Given the absence of a safety signal in data from the VOYAGER PAD trial, a new analysis examined the potential benefit of drug-coated device versus non-drug-coated device treatment for reducing limb outcomes.
Connie Hess, MD, an associate professor of cardiology at the University of Colorado in Aurora, presented the most recent findings in a late-breaking data session at this year’s Vascular Interventional Advances conference (VIVA 2020) held Nov. 6–8 virtually, reporting no excess mortality and improved limb outcomes with drug-coated device use in peripheral arterial disease (PAD).
Hess noted that patency remains a challenge, and that drug-coated devices are associated with a reduction in clinically-driven unplanned index limb revascularization.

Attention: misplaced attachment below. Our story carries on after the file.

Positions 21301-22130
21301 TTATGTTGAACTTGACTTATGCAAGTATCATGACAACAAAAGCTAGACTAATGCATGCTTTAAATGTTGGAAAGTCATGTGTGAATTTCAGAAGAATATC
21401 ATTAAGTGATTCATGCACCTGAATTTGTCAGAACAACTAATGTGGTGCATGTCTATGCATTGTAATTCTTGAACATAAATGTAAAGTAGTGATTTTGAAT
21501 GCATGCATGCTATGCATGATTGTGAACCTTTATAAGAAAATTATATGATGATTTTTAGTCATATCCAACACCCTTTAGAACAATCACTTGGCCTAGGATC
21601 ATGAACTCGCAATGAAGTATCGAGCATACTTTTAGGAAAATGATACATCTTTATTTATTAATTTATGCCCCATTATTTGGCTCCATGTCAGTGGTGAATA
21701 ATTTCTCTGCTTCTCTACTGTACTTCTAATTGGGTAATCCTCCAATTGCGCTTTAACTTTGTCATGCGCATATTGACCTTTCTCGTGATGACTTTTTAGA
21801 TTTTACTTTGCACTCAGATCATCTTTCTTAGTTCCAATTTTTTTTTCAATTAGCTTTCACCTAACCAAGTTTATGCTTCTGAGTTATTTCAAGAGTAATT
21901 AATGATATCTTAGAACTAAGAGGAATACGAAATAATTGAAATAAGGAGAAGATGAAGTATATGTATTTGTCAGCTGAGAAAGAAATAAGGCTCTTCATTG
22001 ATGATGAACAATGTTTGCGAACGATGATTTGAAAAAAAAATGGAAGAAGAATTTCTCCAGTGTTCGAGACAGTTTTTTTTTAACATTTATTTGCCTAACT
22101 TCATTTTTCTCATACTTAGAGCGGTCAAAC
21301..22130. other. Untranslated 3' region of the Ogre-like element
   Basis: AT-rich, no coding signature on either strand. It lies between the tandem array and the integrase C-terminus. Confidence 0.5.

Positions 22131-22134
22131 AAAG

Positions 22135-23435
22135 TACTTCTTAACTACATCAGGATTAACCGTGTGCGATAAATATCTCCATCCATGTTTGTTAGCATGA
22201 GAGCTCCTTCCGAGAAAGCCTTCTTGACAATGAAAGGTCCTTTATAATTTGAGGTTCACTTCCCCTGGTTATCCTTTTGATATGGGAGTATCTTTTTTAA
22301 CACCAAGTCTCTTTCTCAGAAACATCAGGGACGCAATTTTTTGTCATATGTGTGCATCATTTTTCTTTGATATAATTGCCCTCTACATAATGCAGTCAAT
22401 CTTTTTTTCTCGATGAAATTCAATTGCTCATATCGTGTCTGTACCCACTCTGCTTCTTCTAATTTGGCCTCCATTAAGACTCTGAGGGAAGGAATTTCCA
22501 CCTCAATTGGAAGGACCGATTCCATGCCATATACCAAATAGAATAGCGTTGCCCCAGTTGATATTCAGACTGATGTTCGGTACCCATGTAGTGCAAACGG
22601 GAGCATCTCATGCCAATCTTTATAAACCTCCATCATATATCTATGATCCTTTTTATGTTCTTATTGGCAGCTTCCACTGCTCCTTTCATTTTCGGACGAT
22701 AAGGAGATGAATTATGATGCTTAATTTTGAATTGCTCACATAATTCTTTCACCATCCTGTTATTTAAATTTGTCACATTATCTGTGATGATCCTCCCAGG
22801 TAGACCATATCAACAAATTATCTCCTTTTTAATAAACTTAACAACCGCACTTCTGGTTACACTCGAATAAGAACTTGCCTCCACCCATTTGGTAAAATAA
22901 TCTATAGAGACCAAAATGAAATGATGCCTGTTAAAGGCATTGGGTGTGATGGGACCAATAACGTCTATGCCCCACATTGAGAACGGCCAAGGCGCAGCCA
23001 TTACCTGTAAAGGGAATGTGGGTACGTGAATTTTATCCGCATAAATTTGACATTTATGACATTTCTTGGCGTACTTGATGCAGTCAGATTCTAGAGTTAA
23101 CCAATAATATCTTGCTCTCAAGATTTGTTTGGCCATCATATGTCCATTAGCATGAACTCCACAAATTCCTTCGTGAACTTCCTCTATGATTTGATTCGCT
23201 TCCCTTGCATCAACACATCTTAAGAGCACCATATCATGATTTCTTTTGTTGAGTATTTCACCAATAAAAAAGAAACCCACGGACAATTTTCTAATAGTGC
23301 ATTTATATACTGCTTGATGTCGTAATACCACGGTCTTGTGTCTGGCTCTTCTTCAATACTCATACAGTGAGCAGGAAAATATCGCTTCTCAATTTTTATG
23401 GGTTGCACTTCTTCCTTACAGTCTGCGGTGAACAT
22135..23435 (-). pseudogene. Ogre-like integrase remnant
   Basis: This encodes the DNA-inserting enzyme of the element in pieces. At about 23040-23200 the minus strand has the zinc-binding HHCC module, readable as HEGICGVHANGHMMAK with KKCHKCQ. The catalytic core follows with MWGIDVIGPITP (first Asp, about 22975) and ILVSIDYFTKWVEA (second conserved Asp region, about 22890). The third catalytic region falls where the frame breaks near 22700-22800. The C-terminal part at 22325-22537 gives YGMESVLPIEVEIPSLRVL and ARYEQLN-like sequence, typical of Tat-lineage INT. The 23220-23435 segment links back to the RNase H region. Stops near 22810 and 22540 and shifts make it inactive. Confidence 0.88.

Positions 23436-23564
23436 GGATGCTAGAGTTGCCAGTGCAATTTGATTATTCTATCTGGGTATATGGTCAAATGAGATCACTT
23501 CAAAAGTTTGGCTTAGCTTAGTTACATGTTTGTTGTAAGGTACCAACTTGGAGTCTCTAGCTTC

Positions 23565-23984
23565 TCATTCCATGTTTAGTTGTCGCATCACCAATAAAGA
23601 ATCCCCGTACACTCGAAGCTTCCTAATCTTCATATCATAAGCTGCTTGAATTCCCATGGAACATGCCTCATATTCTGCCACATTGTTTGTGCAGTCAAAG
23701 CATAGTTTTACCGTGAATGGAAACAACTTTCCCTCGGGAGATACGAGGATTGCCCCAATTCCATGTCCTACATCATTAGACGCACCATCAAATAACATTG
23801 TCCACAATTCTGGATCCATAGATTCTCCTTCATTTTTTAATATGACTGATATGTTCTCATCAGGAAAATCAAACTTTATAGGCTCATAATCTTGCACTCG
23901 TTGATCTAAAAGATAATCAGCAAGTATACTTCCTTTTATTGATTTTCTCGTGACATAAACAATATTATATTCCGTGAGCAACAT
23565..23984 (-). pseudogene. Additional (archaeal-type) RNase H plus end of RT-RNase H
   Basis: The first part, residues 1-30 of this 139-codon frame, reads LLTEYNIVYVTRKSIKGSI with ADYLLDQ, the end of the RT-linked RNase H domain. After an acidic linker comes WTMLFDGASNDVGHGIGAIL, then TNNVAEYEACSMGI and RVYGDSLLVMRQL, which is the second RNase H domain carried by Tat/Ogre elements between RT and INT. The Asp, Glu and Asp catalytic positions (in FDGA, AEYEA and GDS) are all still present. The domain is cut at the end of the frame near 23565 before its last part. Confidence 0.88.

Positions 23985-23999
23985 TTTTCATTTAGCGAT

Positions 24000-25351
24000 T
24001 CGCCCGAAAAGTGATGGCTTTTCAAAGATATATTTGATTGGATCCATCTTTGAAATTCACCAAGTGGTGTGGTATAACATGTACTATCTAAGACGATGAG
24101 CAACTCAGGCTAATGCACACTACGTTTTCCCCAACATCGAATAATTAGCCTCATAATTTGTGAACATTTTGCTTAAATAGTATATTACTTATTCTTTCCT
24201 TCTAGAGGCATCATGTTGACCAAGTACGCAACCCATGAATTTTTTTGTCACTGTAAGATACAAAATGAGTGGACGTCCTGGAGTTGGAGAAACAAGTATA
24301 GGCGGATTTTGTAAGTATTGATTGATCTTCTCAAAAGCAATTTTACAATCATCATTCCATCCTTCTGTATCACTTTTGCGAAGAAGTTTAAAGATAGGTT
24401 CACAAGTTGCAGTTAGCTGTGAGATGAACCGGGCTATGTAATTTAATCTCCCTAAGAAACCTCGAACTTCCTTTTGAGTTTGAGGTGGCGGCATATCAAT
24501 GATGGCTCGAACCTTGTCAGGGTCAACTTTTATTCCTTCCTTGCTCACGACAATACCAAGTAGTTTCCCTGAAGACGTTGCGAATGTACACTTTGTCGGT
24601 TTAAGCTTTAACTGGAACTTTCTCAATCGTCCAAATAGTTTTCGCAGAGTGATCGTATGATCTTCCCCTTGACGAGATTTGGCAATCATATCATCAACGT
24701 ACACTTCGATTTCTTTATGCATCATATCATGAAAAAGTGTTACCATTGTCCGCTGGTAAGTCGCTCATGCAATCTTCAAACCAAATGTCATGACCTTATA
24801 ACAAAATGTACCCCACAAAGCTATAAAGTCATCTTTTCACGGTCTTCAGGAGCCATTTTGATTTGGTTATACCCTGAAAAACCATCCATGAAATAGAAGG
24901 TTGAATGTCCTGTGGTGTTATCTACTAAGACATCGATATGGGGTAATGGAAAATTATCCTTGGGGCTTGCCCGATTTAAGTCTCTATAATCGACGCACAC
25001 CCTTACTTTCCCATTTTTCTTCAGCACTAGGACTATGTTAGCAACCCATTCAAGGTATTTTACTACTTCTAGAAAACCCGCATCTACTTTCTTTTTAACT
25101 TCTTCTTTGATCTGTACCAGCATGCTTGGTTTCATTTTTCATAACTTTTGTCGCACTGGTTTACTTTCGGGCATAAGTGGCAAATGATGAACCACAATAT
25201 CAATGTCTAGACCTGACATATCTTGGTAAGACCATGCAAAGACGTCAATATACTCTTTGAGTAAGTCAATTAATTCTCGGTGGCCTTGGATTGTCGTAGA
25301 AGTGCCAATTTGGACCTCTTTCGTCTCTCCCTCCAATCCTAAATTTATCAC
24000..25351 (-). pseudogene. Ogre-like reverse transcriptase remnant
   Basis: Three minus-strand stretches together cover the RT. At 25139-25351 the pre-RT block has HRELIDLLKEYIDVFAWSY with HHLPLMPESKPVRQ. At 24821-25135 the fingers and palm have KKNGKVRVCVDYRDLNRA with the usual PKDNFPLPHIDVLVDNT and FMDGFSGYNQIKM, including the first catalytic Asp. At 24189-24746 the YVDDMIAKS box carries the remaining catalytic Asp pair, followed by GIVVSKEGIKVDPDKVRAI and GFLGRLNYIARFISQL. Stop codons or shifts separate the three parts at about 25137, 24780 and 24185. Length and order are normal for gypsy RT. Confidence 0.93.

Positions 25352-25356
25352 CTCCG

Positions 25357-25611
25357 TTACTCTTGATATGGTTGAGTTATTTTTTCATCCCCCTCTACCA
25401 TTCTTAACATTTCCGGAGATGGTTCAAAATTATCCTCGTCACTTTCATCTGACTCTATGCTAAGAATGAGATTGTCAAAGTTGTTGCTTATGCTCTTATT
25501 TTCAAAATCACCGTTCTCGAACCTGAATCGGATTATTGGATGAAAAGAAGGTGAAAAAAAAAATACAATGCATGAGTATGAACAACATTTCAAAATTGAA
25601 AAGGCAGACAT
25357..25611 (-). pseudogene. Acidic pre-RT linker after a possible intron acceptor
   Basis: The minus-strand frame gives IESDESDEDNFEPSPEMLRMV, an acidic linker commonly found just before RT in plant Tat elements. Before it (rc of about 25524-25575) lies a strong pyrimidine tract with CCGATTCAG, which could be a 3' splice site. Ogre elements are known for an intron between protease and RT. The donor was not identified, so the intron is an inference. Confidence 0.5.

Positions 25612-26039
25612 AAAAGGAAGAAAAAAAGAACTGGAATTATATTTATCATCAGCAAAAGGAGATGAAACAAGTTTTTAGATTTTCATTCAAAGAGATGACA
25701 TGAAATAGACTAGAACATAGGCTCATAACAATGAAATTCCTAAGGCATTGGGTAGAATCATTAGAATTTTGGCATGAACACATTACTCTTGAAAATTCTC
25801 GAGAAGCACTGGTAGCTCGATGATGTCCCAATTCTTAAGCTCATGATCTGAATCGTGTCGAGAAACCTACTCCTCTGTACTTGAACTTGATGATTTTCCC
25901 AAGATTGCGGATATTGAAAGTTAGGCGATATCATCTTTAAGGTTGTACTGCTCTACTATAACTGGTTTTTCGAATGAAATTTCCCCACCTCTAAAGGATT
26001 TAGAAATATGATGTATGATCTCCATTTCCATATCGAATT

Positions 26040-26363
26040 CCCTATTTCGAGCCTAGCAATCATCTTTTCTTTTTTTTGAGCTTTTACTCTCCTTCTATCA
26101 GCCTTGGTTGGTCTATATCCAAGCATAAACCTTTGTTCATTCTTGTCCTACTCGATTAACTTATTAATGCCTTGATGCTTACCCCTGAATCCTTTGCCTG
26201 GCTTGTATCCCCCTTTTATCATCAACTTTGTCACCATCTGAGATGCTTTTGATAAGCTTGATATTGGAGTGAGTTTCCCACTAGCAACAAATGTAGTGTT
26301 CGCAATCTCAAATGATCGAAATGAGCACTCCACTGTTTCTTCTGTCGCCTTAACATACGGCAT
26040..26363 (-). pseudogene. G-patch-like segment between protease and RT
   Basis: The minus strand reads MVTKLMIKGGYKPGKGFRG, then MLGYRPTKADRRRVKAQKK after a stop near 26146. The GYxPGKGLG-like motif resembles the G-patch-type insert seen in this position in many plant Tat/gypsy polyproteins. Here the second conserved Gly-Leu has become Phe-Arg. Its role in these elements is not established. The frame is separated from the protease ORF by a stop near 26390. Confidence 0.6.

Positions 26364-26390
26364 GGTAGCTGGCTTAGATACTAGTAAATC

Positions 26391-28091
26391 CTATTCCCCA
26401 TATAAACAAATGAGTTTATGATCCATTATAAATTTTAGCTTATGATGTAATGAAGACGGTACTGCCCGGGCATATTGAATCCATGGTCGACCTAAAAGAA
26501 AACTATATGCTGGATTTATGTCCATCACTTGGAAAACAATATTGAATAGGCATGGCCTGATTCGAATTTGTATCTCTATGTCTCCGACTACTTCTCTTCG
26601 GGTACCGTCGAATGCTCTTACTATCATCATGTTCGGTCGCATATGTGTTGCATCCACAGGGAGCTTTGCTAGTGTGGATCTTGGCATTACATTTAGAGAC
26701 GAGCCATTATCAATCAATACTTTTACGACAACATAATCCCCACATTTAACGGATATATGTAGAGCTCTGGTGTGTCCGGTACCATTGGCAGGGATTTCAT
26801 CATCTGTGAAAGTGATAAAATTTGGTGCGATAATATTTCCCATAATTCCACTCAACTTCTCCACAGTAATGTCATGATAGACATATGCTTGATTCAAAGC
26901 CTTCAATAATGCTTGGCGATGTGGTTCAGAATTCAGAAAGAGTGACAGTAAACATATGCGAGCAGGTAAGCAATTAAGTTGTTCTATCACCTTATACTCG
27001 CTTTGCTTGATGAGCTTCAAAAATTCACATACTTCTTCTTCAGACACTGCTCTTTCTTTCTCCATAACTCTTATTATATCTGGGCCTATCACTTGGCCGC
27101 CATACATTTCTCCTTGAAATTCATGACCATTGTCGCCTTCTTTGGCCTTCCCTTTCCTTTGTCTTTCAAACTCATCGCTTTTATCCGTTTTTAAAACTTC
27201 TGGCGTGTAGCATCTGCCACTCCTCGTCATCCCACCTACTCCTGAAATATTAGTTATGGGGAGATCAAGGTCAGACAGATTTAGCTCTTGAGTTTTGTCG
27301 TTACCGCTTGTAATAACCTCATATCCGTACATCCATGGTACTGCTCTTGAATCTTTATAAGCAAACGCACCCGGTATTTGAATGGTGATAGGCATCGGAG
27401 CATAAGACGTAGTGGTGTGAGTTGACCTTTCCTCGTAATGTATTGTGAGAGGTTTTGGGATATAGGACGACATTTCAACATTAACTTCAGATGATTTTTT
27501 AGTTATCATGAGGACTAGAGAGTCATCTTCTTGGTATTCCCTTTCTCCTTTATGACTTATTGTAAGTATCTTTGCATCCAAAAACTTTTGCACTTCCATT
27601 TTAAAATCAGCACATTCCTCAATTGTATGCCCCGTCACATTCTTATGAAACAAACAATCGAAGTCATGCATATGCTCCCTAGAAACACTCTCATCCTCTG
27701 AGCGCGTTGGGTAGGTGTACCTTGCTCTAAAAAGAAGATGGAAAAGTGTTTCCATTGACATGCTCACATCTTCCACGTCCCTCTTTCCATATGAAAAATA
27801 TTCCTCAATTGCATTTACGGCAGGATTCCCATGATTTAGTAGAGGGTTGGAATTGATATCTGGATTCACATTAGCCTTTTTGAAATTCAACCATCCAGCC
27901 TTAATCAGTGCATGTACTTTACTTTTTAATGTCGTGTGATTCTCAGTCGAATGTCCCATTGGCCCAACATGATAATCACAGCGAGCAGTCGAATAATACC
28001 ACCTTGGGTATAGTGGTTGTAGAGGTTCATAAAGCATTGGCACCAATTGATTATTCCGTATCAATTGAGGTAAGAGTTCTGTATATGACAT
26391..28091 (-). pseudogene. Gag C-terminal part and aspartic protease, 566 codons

However, she relayed that rivaroxaban 2.5mg twice daily plus aspirin reduces this risk, in addition to reducing major adverse events of the heart, limb, and brain, irrespective of device type. “These observations suggest that a ‘pharmaco-invasive’ approach combining innovative devices with effective medical therapy may optimize outcomes in PAD,” she told the VIVA audience.
The co-primary outcomes for this analysis were unplanned index limb revascularization and major adverse limb events, defined as acute limb ischemia or major amputation of vascular cause. As drug-coated use was not randomized, inverse probability treatment weighting was used to account for known confounders.
Hess detailed that use of a drug-coated device was associated with a significant 16% reduction in relative risk of clinically-driven unplanned index limb revascularization (hazard ratio [HR] 0.84, 95% confidence interval [CI] 0.76–0.92) but was not associated with a reduction in MALE (HR 1.08, 95% CI 0.9–1.3).